Shining the Light of Transparency

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Introducing a new home for government accountability

The Sunshine Standard, a new website, espouses the view that all levels of government “have an obligation to proactively share the information people need to hold officials accountable.” Through model legislation, pledge appeals, a news portal, and relevant links the creators intend the site to be a “one-stop resource for citizens seeking to enhance government transparency” and to “shift the burden from citizens and journalists to state and local governments.”

The Sunshine Review, the non-profit organization overseeing the project, has conducted research to undergird their premise that governments do not embrace transparency, let alone proactively share their information. For example, going by the organization’s 10-point transparency standard, only 40 out of 5,000 government websites achieved either a 9 or 10.

“Clearly, [Freedom of Information Act requests] and official goodwill are simply not working,” says the site’s executive director, Michael Barnhart. “Despite sunshine laws and pro-transparency rhetoric, information requests by journalists and citizens are routinely ignored, given the bureaucratic ‘slow roll,’ and discouraged by inflated price tags for staff time and copying.”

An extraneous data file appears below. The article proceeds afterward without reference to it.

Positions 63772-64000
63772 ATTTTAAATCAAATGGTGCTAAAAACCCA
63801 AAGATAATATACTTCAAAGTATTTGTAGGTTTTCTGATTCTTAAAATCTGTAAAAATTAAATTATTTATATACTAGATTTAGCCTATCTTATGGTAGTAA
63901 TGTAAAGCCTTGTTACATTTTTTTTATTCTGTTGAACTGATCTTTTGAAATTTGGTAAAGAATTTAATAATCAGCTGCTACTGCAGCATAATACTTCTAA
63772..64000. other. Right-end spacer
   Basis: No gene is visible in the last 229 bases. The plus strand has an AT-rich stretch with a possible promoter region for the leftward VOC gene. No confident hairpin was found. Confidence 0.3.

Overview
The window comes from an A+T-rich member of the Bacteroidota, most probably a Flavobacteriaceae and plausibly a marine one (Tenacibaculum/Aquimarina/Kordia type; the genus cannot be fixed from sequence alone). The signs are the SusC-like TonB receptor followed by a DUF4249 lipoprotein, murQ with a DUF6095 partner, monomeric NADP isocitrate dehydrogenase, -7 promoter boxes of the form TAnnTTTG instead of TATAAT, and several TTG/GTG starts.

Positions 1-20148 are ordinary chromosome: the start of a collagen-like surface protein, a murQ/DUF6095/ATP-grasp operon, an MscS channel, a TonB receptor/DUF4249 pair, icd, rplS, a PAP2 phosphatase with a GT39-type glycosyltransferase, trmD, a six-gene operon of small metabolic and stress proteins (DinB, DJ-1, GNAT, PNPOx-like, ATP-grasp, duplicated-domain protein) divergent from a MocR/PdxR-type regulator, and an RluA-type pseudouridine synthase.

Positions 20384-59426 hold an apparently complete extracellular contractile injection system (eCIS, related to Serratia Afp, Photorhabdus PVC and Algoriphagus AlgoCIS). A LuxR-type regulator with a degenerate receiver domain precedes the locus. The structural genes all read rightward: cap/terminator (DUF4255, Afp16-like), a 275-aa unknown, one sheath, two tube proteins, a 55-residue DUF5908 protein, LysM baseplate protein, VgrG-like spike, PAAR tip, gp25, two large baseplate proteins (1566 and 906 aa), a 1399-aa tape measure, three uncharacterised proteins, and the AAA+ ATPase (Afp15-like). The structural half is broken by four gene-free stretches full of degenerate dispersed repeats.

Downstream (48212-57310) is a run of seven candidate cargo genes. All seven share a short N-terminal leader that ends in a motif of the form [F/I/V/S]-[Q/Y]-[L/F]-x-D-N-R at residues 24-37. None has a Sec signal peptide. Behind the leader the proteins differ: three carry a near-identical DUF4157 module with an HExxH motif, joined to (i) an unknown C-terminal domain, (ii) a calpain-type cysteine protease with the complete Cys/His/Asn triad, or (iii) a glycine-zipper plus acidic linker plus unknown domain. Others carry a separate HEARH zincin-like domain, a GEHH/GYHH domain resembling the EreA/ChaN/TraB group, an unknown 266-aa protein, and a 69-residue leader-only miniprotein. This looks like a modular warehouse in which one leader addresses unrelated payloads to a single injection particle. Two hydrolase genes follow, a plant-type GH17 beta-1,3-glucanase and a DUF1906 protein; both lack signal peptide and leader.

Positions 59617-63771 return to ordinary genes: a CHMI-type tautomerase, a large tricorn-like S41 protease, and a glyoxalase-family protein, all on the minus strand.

To coincide with the initial release of the site, Barnhart wrote an op-ed for the Washington Examiner, in which he noted an array of corruption scandals from recent times. In the city of Bell, California, for example – home to 37,000 idividuals – reporters found the city’s manager receiving remuneration of $1.5 million. And that was just the tip of an iceberg of “corruption on steroids,” according to the Los Angeles Country district attorney.

With such damning information public, the manager resigned, along with his assistant and the police chief. Then in September these three individuals, along with five other individuals, were arrested and charged with misappropriation of public funds.

That these scandals were unearthed, though, was the positive moral of the story. Barnhart hopes that with greater transparency from the outset – by way of legislative mandates and a better equipped constituency – “outrages” like Bell will be “a thing of the past.”

Louisianians curious about how to participate can turn here for state-based resources. They can also become transparency journalists and submit original content to the Sunshine Review wiki page.

Fergus Hodgson is the capitol bureau reporter with the Pelican Institute for Public Policy. He can be contacted at, and one can follow him on twitter.